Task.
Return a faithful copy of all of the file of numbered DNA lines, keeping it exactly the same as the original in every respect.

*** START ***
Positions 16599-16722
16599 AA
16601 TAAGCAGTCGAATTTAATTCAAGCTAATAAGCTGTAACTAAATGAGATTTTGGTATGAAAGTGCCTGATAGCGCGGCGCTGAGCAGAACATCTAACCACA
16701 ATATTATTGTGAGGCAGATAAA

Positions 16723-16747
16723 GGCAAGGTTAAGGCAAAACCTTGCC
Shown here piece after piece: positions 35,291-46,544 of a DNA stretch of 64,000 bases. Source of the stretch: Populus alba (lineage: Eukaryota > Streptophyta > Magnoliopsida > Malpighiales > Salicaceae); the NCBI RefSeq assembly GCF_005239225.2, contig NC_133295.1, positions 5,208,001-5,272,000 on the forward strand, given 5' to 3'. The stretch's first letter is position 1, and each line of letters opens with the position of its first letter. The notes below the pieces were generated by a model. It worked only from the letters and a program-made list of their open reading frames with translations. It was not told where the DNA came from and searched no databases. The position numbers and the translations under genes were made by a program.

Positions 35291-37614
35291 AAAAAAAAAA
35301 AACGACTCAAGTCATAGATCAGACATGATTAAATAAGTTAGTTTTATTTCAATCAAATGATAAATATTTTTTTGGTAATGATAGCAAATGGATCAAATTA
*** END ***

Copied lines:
Positions 16599-16722
16599 AA
16601 TAAGCAGTCGAATTTAATTCAAGCTAATAAGCTGTAACTAAATGAGATTTTGGTATGAAAGTGCCTGATAGCGCGGCGCTGAGCAGAACATCTAACCACA
16701 ATATTATTGTGAGGCAGATAAA

Positions 16723-16747
16723 GGCAAGGTTAAGGCAAAACCTTGCC
Shown here piece after piece: positions 35,291-46,544 of a DNA stretch of 64,000 bases. Source of the stretch: Populus alba (lineage: Eukaryota > Streptophyta > Magnoliopsida > Malpighiales > Salicaceae); the NCBI RefSeq assembly GCF_005239225.2, contig NC_133295.1, positions 5,208,001-5,272,000 on the forward strand, given 5' to 3'. The stretch's first letter is position 1, and each line of letters opens with the position of its first letter. The notes below the pieces were generated by a model. It worked only from the letters and a program-made list of their open reading frames with translations. It was not told where the DNA came from and searched no databases. The position numbers and the translations under genes were made by a program.

Positions 35291-37614
35291 AAAAAAAAAA
35301 AACGACTCAAGTCATAGATCAGACATGATTAAATAAGTTAGTTTTATTTCAATCAAATGATAAATATTTTTTTGGTAATGATAGCAAATGGATCAAATTA